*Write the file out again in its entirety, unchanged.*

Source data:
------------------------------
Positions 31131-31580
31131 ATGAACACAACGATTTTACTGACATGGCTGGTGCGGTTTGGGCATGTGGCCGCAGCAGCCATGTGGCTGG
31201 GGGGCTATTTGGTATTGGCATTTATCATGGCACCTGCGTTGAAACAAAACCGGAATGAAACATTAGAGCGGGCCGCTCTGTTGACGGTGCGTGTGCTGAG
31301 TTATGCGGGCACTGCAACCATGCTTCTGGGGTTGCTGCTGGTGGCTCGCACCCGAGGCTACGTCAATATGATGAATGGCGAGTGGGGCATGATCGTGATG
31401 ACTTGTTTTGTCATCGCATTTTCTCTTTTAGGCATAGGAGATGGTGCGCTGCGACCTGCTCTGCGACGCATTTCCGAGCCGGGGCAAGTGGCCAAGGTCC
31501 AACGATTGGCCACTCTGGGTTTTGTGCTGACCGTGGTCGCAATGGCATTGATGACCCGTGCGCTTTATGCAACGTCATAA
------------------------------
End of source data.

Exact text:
Positions 31131-31580
31131 ATGAACACAACGATTTTACTGACATGGCTGGTGCGGTTTGGGCATGTGGCCGCAGCAGCCATGTGGCTGG
31201 GGGGCTATTTGGTATTGGCATTTATCATGGCACCTGCGTTGAAACAAAACCGGAATGAAACATTAGAGCGGGCCGCTCTGTTGACGGTGCGTGTGCTGAG
31301 TTATGCGGGCACTGCAACCATGCTTCTGGGGTTGCTGCTGGTGGCTCGCACCCGAGGCTACGTCAATATGATGAATGGCGAGTGGGGCATGATCGTGATG
31401 ACTTGTTTTGTCATCGCATTTTCTCTTTTAGGCATAGGAGATGGTGCGCTGCGACCTGCTCTGCGACGCATTTCCGAGCCGGGGCAAGTGGCCAAGGTCC
31501 AACGATTGGCCACTCTGGGTTTTGTGCTGACCGTGGTCGCAATGGCATTGATGACCCGTGCGCTTTATGCAACGTCATAA